The simple and elegant wooden churches of Chiloé rival the beauty of any European cathedral.
Southern Chile´s Chiloé Island is famous for these churches, with more than 50 structures surviving – 16 of which were named as World Heritage Sites in December 2000, preserving the island’s unique culture and history.
The architecture of Chiloés churches, along with the island society in general, was directly influenced by the Jesuit missionaries who lived there until being expelled in 1767. Franciscan missionaries continued the evangelical legacy, respecting the architectural traditions and the culture of the island people, known as Chilotes.
The churches of Chiloé are more than religious sites for the Chilotes, however – they are second homes to the residents of this island.
In these sacred structures, the Chilotes have historically met to discuss important social and political issues, and to celebrate a variety of fiestas. Since the churches are typically the largest and safest buildings in the islands villages, they are additionally used as communal refuges during the extreme storms that can be common in southern Chile.
The churches of Chiloé are representative of a unique school of architecture, called Escuela Chilota de Arquitectura en Madera (Chiloé School of Architecture in Wood). According to this style, buildings are constructed with particular native species of impermeable wood; as a result, Chilote structures are capable of surviving for centuries – no small feat in the midst of seismically active region.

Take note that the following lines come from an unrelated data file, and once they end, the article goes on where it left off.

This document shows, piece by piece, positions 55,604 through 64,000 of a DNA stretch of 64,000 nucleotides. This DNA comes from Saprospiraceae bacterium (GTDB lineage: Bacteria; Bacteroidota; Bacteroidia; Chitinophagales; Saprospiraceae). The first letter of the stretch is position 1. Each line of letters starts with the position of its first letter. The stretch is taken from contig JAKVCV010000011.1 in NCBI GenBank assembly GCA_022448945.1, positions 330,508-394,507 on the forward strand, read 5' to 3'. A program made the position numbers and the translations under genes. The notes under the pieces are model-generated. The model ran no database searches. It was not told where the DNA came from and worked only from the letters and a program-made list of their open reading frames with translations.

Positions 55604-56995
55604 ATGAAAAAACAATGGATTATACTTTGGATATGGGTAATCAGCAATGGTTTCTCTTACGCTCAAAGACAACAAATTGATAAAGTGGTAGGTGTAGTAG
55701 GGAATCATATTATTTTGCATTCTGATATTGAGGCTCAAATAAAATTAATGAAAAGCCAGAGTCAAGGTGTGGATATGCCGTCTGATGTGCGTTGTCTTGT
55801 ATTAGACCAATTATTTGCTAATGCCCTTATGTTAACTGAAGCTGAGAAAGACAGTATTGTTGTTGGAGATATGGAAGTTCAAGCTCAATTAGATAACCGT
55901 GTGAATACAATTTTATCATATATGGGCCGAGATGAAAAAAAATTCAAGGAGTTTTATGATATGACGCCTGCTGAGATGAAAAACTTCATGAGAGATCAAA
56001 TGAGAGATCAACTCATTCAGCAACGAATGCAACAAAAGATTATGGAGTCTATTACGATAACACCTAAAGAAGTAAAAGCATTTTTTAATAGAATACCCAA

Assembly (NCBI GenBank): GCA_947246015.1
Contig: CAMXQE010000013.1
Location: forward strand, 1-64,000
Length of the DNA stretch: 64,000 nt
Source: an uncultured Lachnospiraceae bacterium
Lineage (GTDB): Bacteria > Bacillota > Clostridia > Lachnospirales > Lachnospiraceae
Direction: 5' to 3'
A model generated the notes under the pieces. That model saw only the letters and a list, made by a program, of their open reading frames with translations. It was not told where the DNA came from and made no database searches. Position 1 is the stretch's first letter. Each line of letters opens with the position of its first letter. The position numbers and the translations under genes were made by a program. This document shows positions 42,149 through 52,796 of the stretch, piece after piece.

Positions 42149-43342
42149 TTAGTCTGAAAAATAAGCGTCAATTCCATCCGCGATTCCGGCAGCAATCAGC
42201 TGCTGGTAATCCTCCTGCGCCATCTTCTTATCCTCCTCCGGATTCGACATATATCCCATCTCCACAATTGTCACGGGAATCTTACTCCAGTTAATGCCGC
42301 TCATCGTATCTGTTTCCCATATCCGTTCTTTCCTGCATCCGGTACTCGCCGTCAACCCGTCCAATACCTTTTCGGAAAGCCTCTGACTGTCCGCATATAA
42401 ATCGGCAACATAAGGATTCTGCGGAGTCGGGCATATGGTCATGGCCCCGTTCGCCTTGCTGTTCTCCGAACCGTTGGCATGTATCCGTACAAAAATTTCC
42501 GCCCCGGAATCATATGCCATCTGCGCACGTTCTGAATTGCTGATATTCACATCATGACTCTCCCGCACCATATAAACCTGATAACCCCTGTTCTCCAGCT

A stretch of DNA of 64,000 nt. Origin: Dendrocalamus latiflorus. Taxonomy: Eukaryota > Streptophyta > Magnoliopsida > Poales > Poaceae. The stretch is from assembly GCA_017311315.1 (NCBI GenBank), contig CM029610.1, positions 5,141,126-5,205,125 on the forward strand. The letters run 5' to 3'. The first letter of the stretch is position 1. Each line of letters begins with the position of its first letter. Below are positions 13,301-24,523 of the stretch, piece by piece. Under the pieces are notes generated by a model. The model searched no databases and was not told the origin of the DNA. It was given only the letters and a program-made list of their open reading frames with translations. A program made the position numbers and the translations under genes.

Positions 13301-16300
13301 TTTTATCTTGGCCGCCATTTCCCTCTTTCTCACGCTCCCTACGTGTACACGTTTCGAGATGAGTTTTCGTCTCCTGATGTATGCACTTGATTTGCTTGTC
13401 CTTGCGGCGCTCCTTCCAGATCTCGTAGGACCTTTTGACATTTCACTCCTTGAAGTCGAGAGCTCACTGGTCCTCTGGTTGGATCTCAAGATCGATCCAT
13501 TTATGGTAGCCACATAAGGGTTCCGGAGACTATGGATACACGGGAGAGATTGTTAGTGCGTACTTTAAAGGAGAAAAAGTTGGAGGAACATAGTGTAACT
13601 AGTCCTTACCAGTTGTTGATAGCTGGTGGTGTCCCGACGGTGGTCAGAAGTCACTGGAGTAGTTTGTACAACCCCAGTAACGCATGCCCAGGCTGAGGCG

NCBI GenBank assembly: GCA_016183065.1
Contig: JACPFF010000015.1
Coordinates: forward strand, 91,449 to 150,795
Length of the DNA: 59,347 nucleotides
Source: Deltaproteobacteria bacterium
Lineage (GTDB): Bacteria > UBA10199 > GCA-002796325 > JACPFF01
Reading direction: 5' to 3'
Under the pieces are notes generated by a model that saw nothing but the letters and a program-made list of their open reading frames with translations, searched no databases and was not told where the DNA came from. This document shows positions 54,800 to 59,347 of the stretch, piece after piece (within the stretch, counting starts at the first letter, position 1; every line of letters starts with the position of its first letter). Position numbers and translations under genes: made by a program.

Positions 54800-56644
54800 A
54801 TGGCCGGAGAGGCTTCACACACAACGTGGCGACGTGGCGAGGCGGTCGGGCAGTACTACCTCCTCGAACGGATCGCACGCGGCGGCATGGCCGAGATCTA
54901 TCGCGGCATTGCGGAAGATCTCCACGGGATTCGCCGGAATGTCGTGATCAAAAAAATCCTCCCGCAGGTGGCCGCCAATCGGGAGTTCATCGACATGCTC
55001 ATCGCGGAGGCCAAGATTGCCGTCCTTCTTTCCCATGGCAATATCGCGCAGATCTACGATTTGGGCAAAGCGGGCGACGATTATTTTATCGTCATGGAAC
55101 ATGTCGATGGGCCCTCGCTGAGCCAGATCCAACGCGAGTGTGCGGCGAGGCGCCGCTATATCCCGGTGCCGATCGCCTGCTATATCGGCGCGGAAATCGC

For these reasons, UNESCO designated the lovely churches of Chiloé as World Heritage Sites.
Here is a guide to several of Chiloé’s World Heritage churches, but we recommend visiting them all!
Church of Achao: Dates to 1765 and is the oldest church on the Archipelago of Chiloé. This church is on the island of Quinchao, in the plaza of the town of Achao. It has been a National Monument since 1951.
Church of Our Lady of Dolores de Dalcahue: Constructed in 1858 in Dalcalhue, on Chiloé’s Isla Grande (Big Island). It has been a National Monument since 1971. This church occupies a space where there once existed a missionary chapel.
Church of Our Lady of Rosario de Chonchi: This church was initiated by the Jesuits and finished by the Franciscans, at the end of the 1700s, in Chonchi, close to the city of Castro. The church was restored in 1849, and was declared a National Monument in 1971.
Church of Santa María de Rilán: Dates from 1658, but this church was actually rebuilt at the beginning of the 20th century. Located in Rilán, within the Castro city limits, it has been a National Monument since 1971.
Church of Our Lady of Gracia de Quinchao: Built in the 18th century, in 1993 this church was badly damaged by a storm, and it is currently supported by wood braces. The church became a National Monument in 1971.